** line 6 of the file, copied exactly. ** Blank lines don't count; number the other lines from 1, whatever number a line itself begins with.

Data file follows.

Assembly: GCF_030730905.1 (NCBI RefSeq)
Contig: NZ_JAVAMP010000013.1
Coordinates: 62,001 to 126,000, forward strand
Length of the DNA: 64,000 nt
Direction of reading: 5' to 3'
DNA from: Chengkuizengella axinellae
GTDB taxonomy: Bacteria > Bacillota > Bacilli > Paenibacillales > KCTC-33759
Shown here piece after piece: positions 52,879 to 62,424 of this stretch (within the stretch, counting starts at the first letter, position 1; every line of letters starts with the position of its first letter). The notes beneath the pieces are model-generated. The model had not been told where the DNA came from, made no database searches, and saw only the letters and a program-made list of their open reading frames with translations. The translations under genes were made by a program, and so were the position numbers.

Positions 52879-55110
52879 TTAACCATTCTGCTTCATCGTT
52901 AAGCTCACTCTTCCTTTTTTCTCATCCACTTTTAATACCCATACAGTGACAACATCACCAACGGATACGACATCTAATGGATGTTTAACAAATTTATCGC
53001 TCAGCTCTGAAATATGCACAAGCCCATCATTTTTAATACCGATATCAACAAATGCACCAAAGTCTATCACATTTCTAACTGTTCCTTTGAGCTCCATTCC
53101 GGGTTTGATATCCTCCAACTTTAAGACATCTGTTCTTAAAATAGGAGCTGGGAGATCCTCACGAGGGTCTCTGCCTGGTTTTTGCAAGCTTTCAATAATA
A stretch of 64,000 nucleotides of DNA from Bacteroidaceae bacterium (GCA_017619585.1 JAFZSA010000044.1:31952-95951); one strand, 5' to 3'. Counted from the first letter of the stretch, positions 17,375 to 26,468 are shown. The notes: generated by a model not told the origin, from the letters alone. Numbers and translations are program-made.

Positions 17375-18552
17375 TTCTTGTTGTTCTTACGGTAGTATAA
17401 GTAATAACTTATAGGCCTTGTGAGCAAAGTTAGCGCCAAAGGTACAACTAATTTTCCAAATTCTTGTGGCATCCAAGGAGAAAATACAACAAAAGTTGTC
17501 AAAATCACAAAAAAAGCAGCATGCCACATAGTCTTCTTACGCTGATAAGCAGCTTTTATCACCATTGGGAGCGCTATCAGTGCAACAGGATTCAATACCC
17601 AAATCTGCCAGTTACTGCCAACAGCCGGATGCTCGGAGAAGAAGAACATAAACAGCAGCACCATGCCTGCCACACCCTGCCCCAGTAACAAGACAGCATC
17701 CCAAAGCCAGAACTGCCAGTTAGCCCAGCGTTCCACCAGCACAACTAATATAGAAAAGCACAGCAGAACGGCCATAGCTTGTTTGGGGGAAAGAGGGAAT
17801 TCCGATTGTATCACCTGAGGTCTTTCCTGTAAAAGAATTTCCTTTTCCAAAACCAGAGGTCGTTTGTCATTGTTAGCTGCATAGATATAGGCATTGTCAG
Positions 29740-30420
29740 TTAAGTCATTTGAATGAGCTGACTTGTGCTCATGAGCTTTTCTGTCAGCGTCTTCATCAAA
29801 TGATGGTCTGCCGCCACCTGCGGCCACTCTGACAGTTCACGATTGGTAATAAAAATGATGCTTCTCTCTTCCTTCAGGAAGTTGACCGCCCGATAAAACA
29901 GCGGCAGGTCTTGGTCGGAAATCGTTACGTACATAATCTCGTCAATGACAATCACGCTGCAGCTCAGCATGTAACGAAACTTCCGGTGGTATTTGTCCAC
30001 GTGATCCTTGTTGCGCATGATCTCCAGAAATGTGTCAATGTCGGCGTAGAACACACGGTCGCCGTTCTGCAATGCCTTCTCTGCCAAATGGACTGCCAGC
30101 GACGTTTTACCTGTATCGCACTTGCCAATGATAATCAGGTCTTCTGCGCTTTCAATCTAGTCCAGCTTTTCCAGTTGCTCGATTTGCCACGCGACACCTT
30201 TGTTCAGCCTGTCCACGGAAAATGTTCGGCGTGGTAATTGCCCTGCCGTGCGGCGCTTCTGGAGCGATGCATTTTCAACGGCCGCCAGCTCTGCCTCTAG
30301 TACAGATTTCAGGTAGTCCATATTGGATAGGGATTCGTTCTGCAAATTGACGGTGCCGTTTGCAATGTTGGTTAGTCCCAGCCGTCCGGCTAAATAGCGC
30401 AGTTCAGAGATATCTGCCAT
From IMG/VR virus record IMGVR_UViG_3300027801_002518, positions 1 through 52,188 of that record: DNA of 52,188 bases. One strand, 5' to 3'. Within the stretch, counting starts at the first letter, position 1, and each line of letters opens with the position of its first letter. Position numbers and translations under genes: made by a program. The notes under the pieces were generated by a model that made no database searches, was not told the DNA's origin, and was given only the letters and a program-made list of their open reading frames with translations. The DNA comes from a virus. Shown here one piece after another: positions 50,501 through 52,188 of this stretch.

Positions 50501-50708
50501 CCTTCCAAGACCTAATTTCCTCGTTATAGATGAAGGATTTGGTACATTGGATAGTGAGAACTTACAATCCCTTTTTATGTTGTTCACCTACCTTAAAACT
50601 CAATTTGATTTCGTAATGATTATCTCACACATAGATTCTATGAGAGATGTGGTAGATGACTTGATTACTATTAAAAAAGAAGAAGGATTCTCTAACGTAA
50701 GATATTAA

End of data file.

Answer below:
DNA from: Chengkuizengella axinellae